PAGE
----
George Washington, Thomas Jefferson, Benjamin Franklin, in fact all of the signers of the Declaration of Independence and even Christopher Columbus -- all have been baptized posthumously into the LDS Church.
With the revelation that Obama's late mother, Stanley Ann Dunham, was baptized by proxy last year in the faith's Provo temple, a spokesman for The Church of Jesus Christ of Latter-day Saints said it is "counter to church policy for a church member to submit names for baptism for persons to whom they are not related."
But that wasn't always the case.
In the late 1800s, Wilford Woodruff, who later became church president, said he saw a vision of the nation's Founding Fathers who came to him and asked why they had not been included in the church ritual that believers say allows the departed to enter heaven.
Woodruff was baptized in proxy for all of the signers of the Declaration of Independence, "fifty other eminent men" -- including Columbus -- and for every U.S. president who had died by then, except three. Those unnamed three were later baptized as well, according to the teacher guidebooks available on the church's Web site.
Jan Shipps, a historian of Mormonism and professor emeritus of history and religious studies at Indiana University-Purdue University in Indianapolis, says it's widely understood that the Founding Fathers and others have been baptized by proxy.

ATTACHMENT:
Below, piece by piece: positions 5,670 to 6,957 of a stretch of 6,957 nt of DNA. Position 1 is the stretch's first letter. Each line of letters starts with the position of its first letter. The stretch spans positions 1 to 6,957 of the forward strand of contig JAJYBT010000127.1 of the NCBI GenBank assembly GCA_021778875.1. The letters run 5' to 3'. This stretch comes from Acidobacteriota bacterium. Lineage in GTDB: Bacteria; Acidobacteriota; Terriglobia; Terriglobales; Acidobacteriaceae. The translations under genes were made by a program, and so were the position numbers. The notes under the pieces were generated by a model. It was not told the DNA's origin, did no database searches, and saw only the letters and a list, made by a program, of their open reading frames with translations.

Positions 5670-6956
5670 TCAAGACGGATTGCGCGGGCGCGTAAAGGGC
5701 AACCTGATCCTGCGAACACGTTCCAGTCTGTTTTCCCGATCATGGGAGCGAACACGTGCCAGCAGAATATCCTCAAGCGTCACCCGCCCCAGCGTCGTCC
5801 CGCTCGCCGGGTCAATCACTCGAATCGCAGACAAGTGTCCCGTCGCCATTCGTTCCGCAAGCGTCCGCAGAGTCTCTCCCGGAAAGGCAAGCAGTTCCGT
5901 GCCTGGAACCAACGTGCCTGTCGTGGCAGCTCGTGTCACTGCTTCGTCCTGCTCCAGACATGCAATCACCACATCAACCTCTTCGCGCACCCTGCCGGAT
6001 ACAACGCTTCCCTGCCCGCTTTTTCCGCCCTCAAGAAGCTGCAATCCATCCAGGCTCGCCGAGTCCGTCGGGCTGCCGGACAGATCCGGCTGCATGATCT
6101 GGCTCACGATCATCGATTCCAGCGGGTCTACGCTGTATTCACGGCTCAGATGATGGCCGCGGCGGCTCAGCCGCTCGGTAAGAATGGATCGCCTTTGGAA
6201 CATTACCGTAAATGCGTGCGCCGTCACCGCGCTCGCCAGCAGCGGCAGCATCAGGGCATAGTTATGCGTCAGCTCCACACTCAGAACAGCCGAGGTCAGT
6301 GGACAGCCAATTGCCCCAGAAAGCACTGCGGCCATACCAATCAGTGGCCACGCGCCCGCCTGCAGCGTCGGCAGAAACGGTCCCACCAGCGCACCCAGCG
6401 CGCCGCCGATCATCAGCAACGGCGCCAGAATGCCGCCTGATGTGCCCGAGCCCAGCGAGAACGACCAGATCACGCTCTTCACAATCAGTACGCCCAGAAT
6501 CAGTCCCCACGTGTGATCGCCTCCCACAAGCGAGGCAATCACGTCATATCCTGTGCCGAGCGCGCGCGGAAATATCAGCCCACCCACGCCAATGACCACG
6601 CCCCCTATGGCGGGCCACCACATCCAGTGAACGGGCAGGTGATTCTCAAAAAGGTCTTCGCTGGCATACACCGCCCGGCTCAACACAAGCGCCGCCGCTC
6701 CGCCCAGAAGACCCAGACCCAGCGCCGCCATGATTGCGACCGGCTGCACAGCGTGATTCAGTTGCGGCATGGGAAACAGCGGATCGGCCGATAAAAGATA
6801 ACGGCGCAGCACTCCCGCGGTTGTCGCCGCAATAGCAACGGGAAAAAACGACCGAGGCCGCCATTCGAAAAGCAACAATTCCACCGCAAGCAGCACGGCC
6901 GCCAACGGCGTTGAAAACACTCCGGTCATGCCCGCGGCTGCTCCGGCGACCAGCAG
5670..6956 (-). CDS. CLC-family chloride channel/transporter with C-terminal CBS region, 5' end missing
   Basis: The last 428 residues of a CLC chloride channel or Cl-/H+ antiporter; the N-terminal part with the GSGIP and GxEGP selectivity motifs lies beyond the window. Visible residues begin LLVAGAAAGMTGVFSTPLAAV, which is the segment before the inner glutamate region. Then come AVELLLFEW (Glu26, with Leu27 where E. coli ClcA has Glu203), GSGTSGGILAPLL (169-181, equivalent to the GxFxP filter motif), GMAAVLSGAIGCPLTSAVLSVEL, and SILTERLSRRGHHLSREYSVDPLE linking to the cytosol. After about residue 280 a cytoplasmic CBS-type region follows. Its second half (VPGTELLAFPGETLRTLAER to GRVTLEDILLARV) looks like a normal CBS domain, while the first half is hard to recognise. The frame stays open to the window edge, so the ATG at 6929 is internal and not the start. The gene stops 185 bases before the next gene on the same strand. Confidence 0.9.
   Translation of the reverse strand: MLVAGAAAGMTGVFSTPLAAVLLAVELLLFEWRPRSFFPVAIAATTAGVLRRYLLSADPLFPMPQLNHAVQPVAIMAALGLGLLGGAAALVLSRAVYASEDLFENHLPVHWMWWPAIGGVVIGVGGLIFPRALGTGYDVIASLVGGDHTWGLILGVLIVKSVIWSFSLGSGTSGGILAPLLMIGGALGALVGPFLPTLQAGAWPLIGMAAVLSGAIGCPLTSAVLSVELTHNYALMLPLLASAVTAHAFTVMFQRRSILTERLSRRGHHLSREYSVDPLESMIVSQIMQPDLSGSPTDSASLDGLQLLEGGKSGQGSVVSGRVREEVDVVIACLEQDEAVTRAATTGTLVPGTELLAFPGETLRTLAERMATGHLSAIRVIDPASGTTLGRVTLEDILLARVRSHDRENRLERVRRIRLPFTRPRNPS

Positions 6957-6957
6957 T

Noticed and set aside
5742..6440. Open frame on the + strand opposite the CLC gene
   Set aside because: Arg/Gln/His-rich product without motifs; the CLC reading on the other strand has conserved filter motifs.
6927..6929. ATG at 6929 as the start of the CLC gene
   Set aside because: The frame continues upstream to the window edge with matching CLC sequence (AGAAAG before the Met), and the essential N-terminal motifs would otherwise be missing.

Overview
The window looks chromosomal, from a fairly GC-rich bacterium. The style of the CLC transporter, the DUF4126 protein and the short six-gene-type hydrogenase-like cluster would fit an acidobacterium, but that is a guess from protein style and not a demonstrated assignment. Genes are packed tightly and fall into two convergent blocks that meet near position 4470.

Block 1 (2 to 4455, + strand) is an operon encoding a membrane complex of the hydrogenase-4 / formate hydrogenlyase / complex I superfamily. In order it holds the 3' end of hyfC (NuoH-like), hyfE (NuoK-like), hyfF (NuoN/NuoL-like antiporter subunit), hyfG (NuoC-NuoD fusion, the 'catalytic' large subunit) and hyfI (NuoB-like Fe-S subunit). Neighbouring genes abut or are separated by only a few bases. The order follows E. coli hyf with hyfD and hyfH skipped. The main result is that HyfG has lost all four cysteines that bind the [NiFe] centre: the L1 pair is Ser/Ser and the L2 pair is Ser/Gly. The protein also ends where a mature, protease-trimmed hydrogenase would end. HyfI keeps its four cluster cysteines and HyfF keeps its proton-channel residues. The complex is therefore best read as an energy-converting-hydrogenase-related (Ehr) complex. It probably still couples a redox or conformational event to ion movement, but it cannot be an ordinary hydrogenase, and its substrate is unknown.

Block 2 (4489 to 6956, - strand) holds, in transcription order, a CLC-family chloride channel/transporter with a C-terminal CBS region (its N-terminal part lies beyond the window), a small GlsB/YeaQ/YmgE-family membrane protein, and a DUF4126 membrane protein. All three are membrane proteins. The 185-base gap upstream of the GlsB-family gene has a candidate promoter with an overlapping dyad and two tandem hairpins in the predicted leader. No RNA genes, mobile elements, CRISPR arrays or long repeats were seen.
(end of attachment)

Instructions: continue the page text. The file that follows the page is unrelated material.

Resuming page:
Mormons see it as their duty to offer the opportunity to embrace their faith to everyone, especially those who await in a spirit world to be baptized, she adds.
She says the church asked that members restrict their proxy baptisms to their own relatives in the 1990s when the church faced backlash for having posthumously baptized Jewish victims of the Holocaust. Hundreds of thousands of names have since been removed from the LDS International Genealogical Index.
Church spokesman Scott Trotter said church guidelines now say that members should not submit the names of people with whom they are not related, "including names of famous people."
He said the policy "goes back many years and is articulated in various church materials and publications."
In confirming the Dunham proxy baptism Tuesday, Trotter called it "a serious matter" that was being looked into by church officials.
Another Mormon historian, Kathleen Flake, an associate professor of American religious history at Vanderbilt University, says there is no central clearinghouse where names are vetted and that back in the late 1800s, the church relied simply on names it knew, like the Founding Fathers.
"Most people assume the LDS Church officers are more in control of this program than they are," Flake says.
The modern church, she says, uses a massive program to research names to include in genealogy research. With that unavailable in the 1890s, the church made do with well-known names.
"That included people like the Founding Fathers, in no small part because they believed the Founding Fathers were agents of God in creating the American state," Flake says. "They wanted to extend what they believe were blessings of salvation to the Founding Fathers."
The White House has declined comment on Dunham's posthumous baptism. Dunham died in 1995 and did not claim a religion.